Whilst we can clearly profit from correlations in the market place, correlations can also help us to protect against losses.

Using GBPJPY and GBPCAD as the example we can see that as they are so strongly correlated our trade is really a position based on GBP and so we can look to monitor the correlations of our trades to ensure we don’t take on unnecessary exposure to one currency. It may be appropriate to have two GBP based trades on at one time but we wouldn’t want five trades on as that would leave us wide open to taking a large loss on an adverse move in GBP. ¬†However, strong positive correlations don’t just occur among pairs sharing a base currency. There are a wide number of drivers behind correlations in the Forex markets such as currencies; relationship with the US Dollar, relationship with risk appetite and relationship with commodity flows, to name but a few, so it is important to always check the correlations of trades in your portfolio to make sure you don’t become over-exposed holding a basket of trades all with strong positive correlations.

Useful For Hedging

Leading on from the last point, we can also use correlations to hedge our positions. Where we identify strongly positively correlated pairs as trading in the same direction and so offering the opportunity to increase profits on a move, strongly negatively correlated pairs offer the capacity to provide effective hedging.

CORRELATION3

The chart above shows EURUSD & USDCHF, two currency pairs which are traditionally strongly negatively correlated. Let’s think about a scenario where we can use this to our advantage.

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In the chart above we can see that if we were short EURUSD & EURJPY in the last week of August, we could have used a short USDCHF to hedge some of our risk on those trades expecting that if we had been wrong and EURJPY & EURUSD had in fact moved higher, USDCHF would have moved lower as per the strong negative correlation we identified earlier and thus would mitigate part of our loss so we didn’t take a full hit.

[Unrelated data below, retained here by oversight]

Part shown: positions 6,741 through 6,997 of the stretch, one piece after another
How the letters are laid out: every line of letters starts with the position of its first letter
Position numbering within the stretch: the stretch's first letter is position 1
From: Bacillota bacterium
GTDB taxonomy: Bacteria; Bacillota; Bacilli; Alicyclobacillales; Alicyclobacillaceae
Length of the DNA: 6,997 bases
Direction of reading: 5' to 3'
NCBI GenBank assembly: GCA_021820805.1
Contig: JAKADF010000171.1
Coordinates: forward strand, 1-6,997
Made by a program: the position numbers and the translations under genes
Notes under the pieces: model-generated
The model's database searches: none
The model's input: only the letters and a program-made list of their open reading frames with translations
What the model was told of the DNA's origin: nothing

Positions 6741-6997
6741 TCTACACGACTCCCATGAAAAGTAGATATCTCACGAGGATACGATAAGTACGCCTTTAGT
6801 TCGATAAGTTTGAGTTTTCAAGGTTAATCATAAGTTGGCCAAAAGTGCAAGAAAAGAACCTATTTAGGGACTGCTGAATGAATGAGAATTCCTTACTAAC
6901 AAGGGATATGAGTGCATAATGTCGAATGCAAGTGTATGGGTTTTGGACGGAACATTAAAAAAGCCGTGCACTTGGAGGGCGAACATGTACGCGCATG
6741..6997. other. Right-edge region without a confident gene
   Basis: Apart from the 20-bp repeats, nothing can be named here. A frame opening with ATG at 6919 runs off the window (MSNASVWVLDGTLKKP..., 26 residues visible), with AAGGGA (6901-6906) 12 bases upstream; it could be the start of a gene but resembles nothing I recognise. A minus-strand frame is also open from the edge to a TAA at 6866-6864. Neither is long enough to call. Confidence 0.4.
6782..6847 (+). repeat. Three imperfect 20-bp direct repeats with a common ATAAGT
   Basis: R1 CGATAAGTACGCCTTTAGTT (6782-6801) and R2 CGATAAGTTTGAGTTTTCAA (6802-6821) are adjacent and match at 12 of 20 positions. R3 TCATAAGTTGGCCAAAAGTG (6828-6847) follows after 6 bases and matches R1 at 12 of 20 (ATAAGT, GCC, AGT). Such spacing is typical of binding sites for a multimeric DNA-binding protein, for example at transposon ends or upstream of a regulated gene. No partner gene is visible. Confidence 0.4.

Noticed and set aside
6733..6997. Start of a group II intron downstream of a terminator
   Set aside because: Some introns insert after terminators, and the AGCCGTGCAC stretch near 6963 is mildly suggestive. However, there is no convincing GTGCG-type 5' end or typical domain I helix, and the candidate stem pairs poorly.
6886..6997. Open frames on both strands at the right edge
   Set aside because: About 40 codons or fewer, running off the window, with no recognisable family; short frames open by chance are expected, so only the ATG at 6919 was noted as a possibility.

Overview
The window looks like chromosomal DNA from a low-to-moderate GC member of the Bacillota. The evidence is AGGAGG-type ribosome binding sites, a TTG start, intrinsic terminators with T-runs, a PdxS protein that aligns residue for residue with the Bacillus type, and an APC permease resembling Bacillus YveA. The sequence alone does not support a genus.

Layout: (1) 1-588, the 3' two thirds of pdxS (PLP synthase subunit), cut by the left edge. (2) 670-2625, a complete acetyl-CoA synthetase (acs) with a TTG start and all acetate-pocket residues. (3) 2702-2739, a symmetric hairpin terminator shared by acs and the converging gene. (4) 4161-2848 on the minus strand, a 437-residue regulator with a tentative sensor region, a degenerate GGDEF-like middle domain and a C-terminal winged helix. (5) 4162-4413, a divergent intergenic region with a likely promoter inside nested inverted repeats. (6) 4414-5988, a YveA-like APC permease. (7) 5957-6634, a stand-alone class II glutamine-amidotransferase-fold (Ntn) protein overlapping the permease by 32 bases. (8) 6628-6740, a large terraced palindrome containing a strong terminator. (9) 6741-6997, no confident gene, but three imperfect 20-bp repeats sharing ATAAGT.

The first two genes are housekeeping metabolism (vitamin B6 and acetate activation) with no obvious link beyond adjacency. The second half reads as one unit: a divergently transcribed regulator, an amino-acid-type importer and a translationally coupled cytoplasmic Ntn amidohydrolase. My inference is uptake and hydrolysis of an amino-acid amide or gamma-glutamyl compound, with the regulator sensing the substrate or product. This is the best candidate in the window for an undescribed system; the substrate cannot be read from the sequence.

As you can see, there are many ways to use correlations in Forex to assist you in trading whether in targeting higher profits or looking to protect against and limit losses. One important point to note is that correlations are changeable, they are not fixed and so two currency pairs that share a strong positive correlation one month, may indeed lose that correlation the next so it is important to constantly monitor correlations.
In the chart below we can see a period of “de-correlation” between GBPJPY & GBPCAD where GBPJPY trades higher and GBPCAD trades lower before they return to sharing a strong positive correlation.

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Correlations are also different on different time frames and so whilst two currency pairs may share a certain correlation on the 60 minnute charts they may share an entirely different correlation on the weekly timeframe and so again it is important to always monitor correlations specific to your time frame.

Forex correlations can be an incredibly useful tool for traders and is certainly an interesting subject, if you want to keep up-to-date on the key fundamental issues shaping these correlations make sure to check out of Forex Morning Report where we highlight the market drivers affecting currencies on a daily basis.